Moving into a studio might be a worthy option to consider if you’re looking to save money on rent without taking on a roommate or settling for a less-than-ideal location. Depending on the area, studio apartments can cost hundreds of dollars less than most one-bedroom apartments.
At the same time, living in a studio apartment might be an adjustment for first-time renters. However, if you can locate one that meets your needs and is reasonably priced, you might find the experience more pleasant than you’d initially expect.
Here are five things to look for when hunting for a quality studio apartment.
Your studio apartment’s living space should make you feel at ease. While studio apartments tend toward the small size, you shouldn’t settle for a living space that makes you feel claustrophobic. Instead, ensure the main area of your studio apartment has enough room for a desk, a living area, and a bedroom area. Your house should feel like a home, not a monk’s cell, no matter what size.
Most studio apartments have large windows, making a small studio apartment feel bigger. The direction the windows face will affect how much light the flat gets. North and south-facing windows don’t get direct sun. East or west exposure guarantees light (at least during the day).
Because light creates the sense of a larger apartment, buy curtains that don’t block windows when open. You can also hang mirrors across from windows to increase natural light in your workspace.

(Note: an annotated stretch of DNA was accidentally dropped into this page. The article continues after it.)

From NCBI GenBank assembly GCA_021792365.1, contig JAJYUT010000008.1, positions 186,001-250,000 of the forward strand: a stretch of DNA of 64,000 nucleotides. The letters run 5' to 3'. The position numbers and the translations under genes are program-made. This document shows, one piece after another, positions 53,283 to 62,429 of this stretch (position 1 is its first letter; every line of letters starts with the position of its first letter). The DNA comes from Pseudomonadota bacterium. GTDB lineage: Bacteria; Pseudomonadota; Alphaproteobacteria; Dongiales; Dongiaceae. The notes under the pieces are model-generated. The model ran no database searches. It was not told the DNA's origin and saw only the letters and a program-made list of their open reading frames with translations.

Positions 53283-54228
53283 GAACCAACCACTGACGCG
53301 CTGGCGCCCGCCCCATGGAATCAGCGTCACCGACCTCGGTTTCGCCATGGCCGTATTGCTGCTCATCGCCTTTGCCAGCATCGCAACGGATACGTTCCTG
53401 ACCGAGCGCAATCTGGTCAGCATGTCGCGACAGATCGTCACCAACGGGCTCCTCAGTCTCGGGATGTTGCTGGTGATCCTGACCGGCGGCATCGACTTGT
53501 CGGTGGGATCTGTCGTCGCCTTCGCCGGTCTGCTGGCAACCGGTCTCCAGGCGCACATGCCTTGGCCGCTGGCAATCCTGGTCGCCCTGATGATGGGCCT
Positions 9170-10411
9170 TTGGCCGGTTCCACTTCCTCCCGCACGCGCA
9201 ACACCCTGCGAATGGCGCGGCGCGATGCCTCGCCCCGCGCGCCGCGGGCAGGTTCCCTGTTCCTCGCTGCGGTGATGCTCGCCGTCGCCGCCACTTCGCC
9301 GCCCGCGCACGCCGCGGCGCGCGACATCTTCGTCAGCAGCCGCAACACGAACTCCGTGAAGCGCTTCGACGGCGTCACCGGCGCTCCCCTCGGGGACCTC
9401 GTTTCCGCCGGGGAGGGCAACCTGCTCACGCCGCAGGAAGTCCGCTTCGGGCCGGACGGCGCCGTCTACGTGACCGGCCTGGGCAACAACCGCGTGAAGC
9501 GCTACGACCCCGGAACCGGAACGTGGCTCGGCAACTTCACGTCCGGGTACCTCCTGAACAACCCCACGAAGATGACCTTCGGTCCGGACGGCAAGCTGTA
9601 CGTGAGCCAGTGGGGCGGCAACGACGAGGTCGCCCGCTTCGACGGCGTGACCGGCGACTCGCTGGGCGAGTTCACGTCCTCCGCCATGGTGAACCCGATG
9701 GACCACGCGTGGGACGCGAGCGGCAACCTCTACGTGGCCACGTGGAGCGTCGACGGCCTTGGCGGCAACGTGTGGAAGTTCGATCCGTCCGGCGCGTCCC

More lighting can help decrease energy waste as you’ll use less electric lighting during the day without sacrificing brightness and visibility.
Because you’ll have limited horizontal space in a studio, look for a place with generous ceiling height. High ceilings can make your apartment look more prominent and provide more room to hang stuff.
Install shelves for extra storage and mount your TV to a wall to avoid needing a TV stand. Choose tall bookshelves or dressers to maximize vertical space and save floor space.
Living in a studio apartment doesn’t mean sacrificing storage space. On the contrary, you’ll need that storage because a small area can quickly get cluttered and disorganized. Keeping extra items in a closet area will make your space look neater, more organized, and bigger.
Closets may not be enough if you’re downsizing from a larger home. Instead, look for an apartment complex with storage units if you can’t fit a piece of furniture in your studio. Basements and parking garages often have spots reserved for this purpose.
A smaller apartment shouldn’t mean smaller appliances. If you enjoy cooking, your studio apartment should include a normal-sized fridge and stove. Studio apartments with a dishwasher or washer and dryer are rare, but a studio apartment that offers full-sized appliances will make for a nicer living experience.
Studio apartments have a lot to offer the right renter. Most are located in the most vibrant parts of a community—close to fine dining, entertainment, and bustling nightlife. Many apartment communities also offer onsite gyms, secure access, and social areas.
Take your time and know what you’re looking for. Then, when you find the right place, you’ll know.
studio apartment features